“Portnoy’s Complaint”

Usually I really like Philip Roth’s work, but I’m afraid “Portnoy’s Complaint” didn’t quite hit the spot. Written as one huge monologue, the language used – relaxed, conversational – certainly fits the bill; and having been promised something explosively funny, there were undeniably ‘laugh out loud’ moments. Having said that, however, the book poses a… Read More “Portnoy’s Complaint”

Why you shouldn’t believe everything an Amazon page says about a book…

As a writer and Indie Publisher I am always grateful that my distributor and the Nielsen book registration service have direct feeds into major on-line retailers. This facility means that, as soon as a book is published, it usually appears on global websites within 24-48 hours. However, what appears is only as good as the… Read More Why you shouldn’t believe everything an Amazon page says about a book…

“About Grace”

I hesitated before deciding to read Anthony Doerr’s “About Grace”; the blurb on the back cover suggested a novel that explored some dark and difficult emotional territory. And it did. I expected pain, helplessness, a sense of loss – all of which the novel delivered. And some of it was beautifully rendered: Winkler’s panic early… Read More “About Grace”

“Sag Harbor”

[Spoiler alert, from the start.] There’s a famous quote from Alfred Hitchcock which goes something like: “if you show the audience a gun in Act 1, it has to be fired in Act 3”. Nothing should be superfluous. So when, about mid-way through “Sag Harbor”, Colson Whitehead’s main character references that one day he’ll be… Read More “Sag Harbor”

“Everyman”

It seems to me that Philip Roth sits squarely within a tradition of great story-telling. I can imagine being in a quiet room with him and then he leans over and says “Let me tell you about this guy I know…” His work is conversational, relaxed; it is unfussy, unpretentious. Yet none of this stops… Read More “Everyman”

“Men Without Women”

I have, in the not too distant past, been less than complimentary about Ernest Hemingway (To Have and Have Not). Undaunted, I decided to try “Men Without Women”, and I confess to be really pleased to have done so. The stories are lean and enigmatic. The medium seems to suit Hemingway’s somewhat ‘punchy’ style, and… Read More “Men Without Women”

“The Gallows Pole”

It’s my own fault. The cover was plain enough: ‘Winner of the Walter Scott Prize’; ‘Historical fiction at its best’. And I never read historical fiction. So what was I doing with a copy of Benjamin Myers’ “The Gallows Pole”? I mean, really? And early doors my initial fears appeared to be justified. Some the… Read More “The Gallows Pole”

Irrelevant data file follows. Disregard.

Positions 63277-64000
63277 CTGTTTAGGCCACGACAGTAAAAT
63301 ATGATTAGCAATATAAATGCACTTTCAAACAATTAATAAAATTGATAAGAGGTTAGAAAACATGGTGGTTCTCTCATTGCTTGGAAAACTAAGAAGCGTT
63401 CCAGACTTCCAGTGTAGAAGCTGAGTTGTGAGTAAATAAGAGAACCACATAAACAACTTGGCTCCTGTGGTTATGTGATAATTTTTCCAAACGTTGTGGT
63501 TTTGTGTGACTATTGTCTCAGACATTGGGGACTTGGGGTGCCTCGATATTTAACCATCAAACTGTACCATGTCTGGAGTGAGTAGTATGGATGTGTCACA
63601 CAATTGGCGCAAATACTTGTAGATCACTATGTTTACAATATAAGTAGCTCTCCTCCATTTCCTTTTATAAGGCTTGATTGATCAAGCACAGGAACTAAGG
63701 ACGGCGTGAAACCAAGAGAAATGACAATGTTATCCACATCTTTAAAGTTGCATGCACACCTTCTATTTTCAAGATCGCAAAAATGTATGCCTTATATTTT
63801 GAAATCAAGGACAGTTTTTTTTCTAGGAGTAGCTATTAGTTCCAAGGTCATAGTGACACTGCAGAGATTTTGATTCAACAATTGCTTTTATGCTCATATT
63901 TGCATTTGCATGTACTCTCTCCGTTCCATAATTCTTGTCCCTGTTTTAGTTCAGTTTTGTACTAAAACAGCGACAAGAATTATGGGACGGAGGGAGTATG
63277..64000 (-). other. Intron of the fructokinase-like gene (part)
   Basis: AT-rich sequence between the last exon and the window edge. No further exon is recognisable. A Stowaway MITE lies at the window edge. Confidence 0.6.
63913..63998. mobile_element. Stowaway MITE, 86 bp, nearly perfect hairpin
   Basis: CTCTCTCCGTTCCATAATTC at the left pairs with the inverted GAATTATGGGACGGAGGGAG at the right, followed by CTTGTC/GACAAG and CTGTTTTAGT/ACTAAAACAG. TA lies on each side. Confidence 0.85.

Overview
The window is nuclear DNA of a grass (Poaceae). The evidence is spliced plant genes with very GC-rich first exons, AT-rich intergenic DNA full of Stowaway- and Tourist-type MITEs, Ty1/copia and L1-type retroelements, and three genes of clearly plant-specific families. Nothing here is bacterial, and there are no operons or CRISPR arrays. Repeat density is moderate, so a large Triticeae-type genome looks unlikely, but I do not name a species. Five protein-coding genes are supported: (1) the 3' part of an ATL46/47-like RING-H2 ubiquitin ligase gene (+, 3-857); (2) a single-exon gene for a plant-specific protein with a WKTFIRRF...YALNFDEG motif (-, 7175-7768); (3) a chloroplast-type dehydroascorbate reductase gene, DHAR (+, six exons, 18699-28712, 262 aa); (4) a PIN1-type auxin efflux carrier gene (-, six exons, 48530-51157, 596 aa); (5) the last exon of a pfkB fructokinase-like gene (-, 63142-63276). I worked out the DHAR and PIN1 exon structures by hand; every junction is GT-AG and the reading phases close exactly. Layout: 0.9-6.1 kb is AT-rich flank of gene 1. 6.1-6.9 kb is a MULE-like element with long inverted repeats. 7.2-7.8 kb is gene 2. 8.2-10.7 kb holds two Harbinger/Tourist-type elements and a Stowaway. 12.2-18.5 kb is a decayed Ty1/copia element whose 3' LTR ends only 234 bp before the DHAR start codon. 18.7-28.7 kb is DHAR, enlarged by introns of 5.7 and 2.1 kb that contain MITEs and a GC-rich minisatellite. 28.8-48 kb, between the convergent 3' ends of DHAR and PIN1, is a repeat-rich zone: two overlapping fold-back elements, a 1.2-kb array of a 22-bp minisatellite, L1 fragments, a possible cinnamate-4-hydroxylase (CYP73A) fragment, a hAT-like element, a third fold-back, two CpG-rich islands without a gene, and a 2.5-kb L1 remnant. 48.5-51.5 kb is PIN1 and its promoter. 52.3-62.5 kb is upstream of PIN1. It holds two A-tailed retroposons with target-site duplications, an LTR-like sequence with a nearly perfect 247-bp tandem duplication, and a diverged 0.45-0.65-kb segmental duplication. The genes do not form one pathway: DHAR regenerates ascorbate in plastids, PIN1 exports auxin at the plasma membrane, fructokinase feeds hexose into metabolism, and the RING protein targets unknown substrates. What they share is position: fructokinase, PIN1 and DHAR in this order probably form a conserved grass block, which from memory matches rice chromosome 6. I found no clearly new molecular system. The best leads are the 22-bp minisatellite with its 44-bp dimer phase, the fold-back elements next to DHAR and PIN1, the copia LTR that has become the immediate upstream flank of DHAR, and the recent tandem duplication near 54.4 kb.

“Black Car Burning”

Helen Mort’s “Black Car Burning” is, quite simply, a remarkable book. Rarely do you come across a novel that is so rooted in place. The work of Joyce, Forster’s “A Passage to India”… Sheffield permeates “Black Car Burning”. It is a character in it’s own right – quite literally. And it seeps into every page.… Read More “Black Car Burning”

Speed-dating

OK. Let’s get a couple of things clear up front… This post isn’t about speed-dating Actually I’ve never had any experience of speed-dating, so if you hear anything to the contrary they are just vile rumours So, speed-dating. The ‘topic’ – or at least the title of the topic – comes from a recent post… Read More Speed-dating

“Grand Union”

There is a tremendous degree of variety in Zadie Smith’s short story collection, “Grand Union”. Variations in style, theme, tempo. There is also (for me at least) considerable variation in terms of what one might euphemistically – and dangerously! – bracket as ‘accessibility’. Some of the writing is breathtaking; some less so. A number of… Read More “Grand Union”

“Lanny”

If you’re the kind of person who flicks through a few pages of a book before you decide to buy it, then you might be put off by Max Porter’s “Lanny”. The way one of the character’s contributions are printed is, shall we say, a little ‘esoteric’; the font is variable, and the words bend… Read More “Lanny”

“The Nickel Boys”

Simply stunning. Having read “The Underground Railroad”, I confess to being a little reticent about deciding to read Colson Whitehead’s “The Nickel Boys”. I wasn’t sure that it would be quite ‘me’. Perhaps I was nervous that – as a white, middle class Brit – the book wouldn’t resonate with me, that I’d fail to… Read More “The Nickel Boys”

“The Offing”

I really liked Benjamin Myers’ “The Offing”. It’s a gentle, inoffensive coming-of-age tale; romantic with a small ‘r’. Like most things, “The Offing” is far from perfect: perhaps it tries a little too hard early on before it gets into the swing of itself; and most sixteen-year-olds simply wouldn’t have the nouse to do some… Read More “The Offing”